Southwest Corridor Park

Summer/Fall 2017 Southwest Corridor Park Updates

PMAC Annual Meeting: November 1, 2017

View as PDF | PPTX

New t-shirts celebrate the Southwest Corridor Park

As an outgrowth of the mini-grant initiative, PMAC, with the Southwest Corridor Park Conservancy, designed and printed t-shirts for youth programs participants, along with some additional t-shirts for adult volunteers. PMAC volunteer Blake Snell worked with Just Joe Graphics, to contribute three different designs, communicating the diverse ways people experience the park, with the motto "Connecting neighbors from Forest Hills to Back Bay." So far, the t-shirts are having the desired goal of prompting conversation and awareness of the park. For example, children from the USES Children's Art Center program wore their new t-shirts while on a scavenger hunt in the Southwest Corridor Park, with many neighbors noticing and appreciating the shirts and the connection with the park. Children who gardened in the children's garden at Bromley Heath proudly wore their new t-shirts and talked about what they knew about the Southwest Corridor Park. Southwest Corridor Park Conservancy volunteers are receiving t-shirts, as well, as we meet up on garden days.

t-shirt design - wheelbarrow t-shirt design - skyline t-shirt design - playground

Mini-grant programs - From Art to Zumba

For the second summer, the Southwest Corridor Park Management Advisory Committee, in partnership with Northeastern University and the Southwest Corridor Park Conservancy, sponsored mini-grants to support youth and family programming in the Southwest Corridor Park. Six mini-grants were given for summer 2017. The mini-grants are designed to support quality youth and family programming and to raise awareness of the Southwest Corridor Park, nurturing a "next generation" of park leadership. Mini-grants supported:

Southwest Corridor Park Conservancy - Park Stewardship

One of the best-known features of the Southwest Corridor Park is the array of gardens maintained by volunteers. In partnership with DCR, the Southwest Corridor Park Conservancy coordinates a network of park stewards who maintain specific gardens within the park and a series of volunteers days for larger park projects. Volunteers come from the neighborhoods (South End/Back Bay, JP, Jackson Sq.) and from BostonCares, Northeastern University and many corporate groups.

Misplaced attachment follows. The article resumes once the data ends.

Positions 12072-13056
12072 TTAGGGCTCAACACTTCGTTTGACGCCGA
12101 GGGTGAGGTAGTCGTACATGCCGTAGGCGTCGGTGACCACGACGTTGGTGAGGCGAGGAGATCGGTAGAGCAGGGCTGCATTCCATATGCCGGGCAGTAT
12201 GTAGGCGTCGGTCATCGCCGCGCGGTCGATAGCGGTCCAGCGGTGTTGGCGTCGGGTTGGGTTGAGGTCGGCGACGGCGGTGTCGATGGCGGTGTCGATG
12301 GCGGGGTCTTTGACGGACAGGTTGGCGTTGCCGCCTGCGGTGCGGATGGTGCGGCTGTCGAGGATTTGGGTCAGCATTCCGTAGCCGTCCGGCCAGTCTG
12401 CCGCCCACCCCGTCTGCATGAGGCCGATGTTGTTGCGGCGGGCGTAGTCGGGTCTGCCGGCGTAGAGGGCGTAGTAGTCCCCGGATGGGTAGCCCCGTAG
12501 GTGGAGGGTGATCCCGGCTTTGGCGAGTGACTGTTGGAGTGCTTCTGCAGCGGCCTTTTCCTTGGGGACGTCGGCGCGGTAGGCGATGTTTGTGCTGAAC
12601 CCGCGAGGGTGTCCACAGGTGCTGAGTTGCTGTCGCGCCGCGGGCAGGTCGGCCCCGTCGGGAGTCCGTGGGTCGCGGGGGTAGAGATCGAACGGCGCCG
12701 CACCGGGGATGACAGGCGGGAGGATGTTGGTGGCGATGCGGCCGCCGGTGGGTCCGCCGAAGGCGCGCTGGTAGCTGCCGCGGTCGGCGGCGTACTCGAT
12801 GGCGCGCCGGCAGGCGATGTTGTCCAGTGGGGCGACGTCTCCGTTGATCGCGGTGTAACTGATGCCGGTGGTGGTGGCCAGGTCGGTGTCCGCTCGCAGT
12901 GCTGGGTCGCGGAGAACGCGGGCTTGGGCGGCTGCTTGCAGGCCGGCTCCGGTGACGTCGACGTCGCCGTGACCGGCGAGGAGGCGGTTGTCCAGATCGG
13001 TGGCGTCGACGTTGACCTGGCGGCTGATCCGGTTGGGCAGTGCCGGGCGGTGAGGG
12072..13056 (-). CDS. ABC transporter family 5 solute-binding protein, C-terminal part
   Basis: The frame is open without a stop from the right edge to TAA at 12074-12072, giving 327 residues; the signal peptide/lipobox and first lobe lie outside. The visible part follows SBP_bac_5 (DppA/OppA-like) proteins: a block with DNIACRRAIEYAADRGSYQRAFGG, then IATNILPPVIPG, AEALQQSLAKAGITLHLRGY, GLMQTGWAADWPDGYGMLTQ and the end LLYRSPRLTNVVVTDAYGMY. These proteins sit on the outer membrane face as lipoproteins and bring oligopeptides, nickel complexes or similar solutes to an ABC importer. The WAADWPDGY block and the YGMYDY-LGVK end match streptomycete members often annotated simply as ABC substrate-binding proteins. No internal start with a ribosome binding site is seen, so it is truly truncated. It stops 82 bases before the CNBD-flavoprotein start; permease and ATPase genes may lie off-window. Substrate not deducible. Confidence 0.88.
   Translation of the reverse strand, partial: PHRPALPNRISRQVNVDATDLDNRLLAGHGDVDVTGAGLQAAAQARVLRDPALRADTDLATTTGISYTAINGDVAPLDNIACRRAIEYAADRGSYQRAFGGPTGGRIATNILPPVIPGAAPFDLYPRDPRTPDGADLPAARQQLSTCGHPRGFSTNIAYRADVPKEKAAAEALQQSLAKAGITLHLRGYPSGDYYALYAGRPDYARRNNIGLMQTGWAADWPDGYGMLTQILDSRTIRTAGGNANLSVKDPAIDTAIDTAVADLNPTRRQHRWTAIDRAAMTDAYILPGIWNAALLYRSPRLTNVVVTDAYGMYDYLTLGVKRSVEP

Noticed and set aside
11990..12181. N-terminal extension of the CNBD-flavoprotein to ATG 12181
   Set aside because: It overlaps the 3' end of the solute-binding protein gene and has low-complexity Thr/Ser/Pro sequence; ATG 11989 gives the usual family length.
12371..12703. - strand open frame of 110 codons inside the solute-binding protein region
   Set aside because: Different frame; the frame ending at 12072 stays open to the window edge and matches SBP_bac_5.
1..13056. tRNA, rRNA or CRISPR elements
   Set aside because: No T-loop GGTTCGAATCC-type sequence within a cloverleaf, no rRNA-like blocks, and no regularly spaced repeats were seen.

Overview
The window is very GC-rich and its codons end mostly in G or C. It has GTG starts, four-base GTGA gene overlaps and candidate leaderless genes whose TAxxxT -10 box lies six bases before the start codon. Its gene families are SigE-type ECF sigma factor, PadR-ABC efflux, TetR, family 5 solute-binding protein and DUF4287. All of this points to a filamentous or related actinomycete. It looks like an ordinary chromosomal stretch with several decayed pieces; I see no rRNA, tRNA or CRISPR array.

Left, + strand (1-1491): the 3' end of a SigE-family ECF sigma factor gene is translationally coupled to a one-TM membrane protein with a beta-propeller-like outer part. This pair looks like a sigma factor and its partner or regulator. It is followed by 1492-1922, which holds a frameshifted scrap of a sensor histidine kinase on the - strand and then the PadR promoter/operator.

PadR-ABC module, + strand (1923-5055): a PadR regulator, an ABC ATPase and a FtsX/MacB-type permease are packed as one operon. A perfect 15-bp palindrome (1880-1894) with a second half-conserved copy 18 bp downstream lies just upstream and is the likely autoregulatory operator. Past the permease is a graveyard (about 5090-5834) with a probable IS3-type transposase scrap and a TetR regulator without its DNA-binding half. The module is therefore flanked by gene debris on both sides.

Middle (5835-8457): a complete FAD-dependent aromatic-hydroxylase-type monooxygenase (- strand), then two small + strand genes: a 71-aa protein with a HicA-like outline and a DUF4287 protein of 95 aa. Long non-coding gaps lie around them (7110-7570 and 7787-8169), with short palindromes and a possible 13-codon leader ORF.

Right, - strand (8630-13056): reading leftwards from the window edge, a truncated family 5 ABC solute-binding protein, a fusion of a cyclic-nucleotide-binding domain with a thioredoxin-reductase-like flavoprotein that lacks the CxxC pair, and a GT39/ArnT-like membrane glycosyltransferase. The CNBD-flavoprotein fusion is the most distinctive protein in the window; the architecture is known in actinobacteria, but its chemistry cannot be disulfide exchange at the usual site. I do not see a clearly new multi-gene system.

A highlight this summer: while the nearby Christian Science Church is repairing and restoring the Christian Science Plaza, they donated perennials from their gardens to the Southwest Corridor Park Conservancy. One Saturday morning in July, the neighborhood was dotted with gardeners and wheelbarrows full of plants, transporting plants to the park. These plants are now found in gardens around the park, as very welcome additions to the landscape.

Did you know? SWCPC volunteers tracked over 2,000 hours in 2016 and have tracked 1848.25 volunteer hours so far in 2017. (Actually many more hours.... just not all tracked yet.)

[Volunteers - please visit to record volunteer hours. You can record hours for each day you work or enter an estimate weekly, monthly, or for the whole season.]

Hymn to the Park - the Southwest Corridor

By Curtis Mitchell

What do you have to gripe about?!
Things are mostly like days of yore
Along the Southwest Corridor.
Hand-in-hand they traipse in galore
Showing love, showing affection -
Along the route of the Southwest Corridor.
Adults and children riding on all sorts of wheels - and more,
Along the Southwest Corridor.
Bands, picnics, frolic like never done to the core
All this along the Southwest Corridor.
Here a dog, there a dog, some big, some small - what more?
Along the Southwest Corridor.
Flowers and plants - some never even seen before -
Exotic, mundane, all
Over the Southwest Corridor.
Little babes riding in strollers and more
With laughs, giggles by the score . . . .
It can and does go on and on within this dreamland park
Called the Southwest Corridor.

Curtis Mitchell shared this poem with a SWCP volunteer, sharing also that he is currently homeless and considers the Southwest Corridor Park a favorite place to be. As much as Bostonians often gripe about city living, this poem is a thoughtful "hymn" to the neighborliness found within the park.

Community Garden Coordinators Sign-in